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Green-winged teal

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Old Friday 31st October 2003, 10:52   #1
jeff
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Green-winged teal

Question:

What's the difference between green-winged teal and common teal, the only thing i can see by looking at pictures is a white patch either going vertically or horizontally.
Is there anything else or is that it?
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Old Friday 31st October 2003, 10:56   #2
Michael Frankis
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Hi Jeff,

That's about it. At close range, the pale lines between the green and brown on the head are narrower in Green-winged, but this is fairly subtle and may not be 100% reliable.

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Old Friday 31st October 2003, 10:57   #3
Colin
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Jeff,
The Green-winged Teal wont have the brown and green markings on the head of the male 'picked out' with a sort of dark yellow as much, if you see what I mean. You need to look close though.


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Jeff,
Michael and I posted at about the same time but Michael has described the situation better than I did.
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Old Friday 31st October 2003, 11:22   #4
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Thanks i see what you both mean about the head markings.

One day it'll all sink in and i'll wont need to ask as many questions :-) that day's still along way off though.
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Old Friday 31st October 2003, 12:00   #5
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Quote:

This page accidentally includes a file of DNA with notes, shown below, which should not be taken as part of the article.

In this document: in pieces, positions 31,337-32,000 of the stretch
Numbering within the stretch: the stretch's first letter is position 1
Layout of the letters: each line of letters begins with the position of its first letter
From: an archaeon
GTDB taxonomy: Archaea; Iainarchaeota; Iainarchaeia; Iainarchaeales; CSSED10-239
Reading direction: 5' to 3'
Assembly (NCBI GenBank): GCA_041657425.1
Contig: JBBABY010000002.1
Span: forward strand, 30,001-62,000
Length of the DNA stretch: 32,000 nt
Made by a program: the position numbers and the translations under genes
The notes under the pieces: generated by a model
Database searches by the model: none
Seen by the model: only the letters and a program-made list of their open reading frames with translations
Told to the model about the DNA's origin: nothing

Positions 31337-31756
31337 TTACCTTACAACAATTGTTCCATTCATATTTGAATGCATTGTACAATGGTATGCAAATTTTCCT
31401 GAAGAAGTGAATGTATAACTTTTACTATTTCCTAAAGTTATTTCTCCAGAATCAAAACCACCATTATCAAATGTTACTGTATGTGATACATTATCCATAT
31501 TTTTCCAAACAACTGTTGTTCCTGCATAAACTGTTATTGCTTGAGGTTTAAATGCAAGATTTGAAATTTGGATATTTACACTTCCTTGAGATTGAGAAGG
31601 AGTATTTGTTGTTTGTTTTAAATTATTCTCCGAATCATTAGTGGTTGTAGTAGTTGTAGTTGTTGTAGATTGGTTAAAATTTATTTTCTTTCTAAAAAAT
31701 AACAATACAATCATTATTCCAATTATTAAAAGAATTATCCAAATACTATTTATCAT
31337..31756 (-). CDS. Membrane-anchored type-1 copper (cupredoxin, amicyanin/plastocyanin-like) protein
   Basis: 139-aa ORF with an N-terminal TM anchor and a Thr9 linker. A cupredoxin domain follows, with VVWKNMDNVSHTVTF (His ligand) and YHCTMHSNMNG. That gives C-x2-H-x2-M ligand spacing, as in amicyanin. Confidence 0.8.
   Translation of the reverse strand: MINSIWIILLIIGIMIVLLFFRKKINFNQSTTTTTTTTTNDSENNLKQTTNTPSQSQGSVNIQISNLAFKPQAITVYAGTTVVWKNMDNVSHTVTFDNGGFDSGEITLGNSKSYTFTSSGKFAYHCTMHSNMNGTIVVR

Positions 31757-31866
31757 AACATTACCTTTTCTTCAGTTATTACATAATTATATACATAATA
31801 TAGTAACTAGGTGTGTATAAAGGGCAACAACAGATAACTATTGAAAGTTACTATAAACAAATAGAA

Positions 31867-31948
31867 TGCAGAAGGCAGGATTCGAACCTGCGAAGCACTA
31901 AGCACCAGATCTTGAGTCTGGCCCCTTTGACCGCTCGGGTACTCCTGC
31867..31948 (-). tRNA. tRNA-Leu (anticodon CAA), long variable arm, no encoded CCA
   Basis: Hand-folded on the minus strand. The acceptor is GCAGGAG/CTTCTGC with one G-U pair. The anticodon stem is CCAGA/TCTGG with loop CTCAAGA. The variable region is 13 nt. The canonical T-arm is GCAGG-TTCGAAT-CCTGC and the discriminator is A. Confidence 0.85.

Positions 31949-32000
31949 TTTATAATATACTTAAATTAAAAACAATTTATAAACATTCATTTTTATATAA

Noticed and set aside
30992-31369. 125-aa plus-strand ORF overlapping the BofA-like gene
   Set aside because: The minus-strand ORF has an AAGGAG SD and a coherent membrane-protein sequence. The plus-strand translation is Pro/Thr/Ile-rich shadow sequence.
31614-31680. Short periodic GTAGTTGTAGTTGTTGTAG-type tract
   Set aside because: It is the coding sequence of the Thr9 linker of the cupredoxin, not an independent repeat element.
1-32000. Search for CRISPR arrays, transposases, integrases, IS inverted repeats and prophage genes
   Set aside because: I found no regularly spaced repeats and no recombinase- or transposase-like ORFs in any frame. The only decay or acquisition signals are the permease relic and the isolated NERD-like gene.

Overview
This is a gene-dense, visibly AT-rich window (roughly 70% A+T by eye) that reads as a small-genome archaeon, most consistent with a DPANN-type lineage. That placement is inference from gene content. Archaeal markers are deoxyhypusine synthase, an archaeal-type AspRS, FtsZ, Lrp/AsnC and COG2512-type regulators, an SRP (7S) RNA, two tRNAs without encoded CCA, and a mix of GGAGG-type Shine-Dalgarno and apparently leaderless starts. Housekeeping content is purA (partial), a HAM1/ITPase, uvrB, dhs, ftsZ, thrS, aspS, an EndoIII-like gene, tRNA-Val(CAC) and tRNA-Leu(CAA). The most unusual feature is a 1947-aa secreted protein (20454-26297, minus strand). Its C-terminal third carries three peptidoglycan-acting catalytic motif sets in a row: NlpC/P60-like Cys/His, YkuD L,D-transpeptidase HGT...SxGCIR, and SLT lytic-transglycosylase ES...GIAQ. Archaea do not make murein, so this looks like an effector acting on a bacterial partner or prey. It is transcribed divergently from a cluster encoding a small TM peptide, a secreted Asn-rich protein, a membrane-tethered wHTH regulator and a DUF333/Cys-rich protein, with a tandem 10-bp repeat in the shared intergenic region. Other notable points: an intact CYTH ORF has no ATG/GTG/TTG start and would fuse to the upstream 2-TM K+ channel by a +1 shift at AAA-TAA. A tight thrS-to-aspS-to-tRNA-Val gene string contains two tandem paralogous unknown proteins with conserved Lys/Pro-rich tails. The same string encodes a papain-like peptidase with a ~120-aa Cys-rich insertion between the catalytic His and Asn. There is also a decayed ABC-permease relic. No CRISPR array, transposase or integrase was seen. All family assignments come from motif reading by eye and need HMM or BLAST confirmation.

Originally Posted by jeff
Thanks i see what you both mean about the head markings.

One day it'll all sink in and i'll wont need to ask as many questions :-) that day's still along way off though.
This might help Jeff, it's not yet in full plumage (still coming out of eclipse) hence the reduced white mark at the sides of the breast, but you can see what the guys were talking about.
I took this in Cornwall 2 weeks ago.
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Old Friday 31st October 2003, 12:21   #6
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Quote:
Originally Posted by CJW
This might help Jeff, it's not yet in full plumage (still coming out of eclipse) hence the reduced white mark at the sides of the breast, but you can see what the guys were talking about.
I took this in Cornwall 2 weeks ago.
I think if i'd have seen it, it would have just gone down as a teal, but now i notice the difference(s).
The only reason i asked was i too recently went to Cornwall, not really birding though, but had a meal at the Old Quay Inn,Hayle (never again) where a green-winged teal had recently been seen, so was currious to know the differences.
Maybe i'll pay teal a bit more attention next time i'm looking through them.
I did ask a couple of birders what was about and they only mentioned a couple of ruff, so i guess i didn't miss it.

Thanks again for pointing out those differences, it's always nice to see them side by side, makes it easier on the eye.
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Old Friday 31st October 2003, 12:46   #7
Jane Turner
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Is anyone else noticing a developing trend towards mixed character birds.
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Old Friday 31st October 2003, 15:31   #8
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Quote:
Originally Posted by jeff
The only reason i asked was i too recently went to Cornwall, not really birding though, but had a meal at the Old Quay Inn,Hayle (never again) where a green-winged teal had recently been seen, so was currious to know the differences.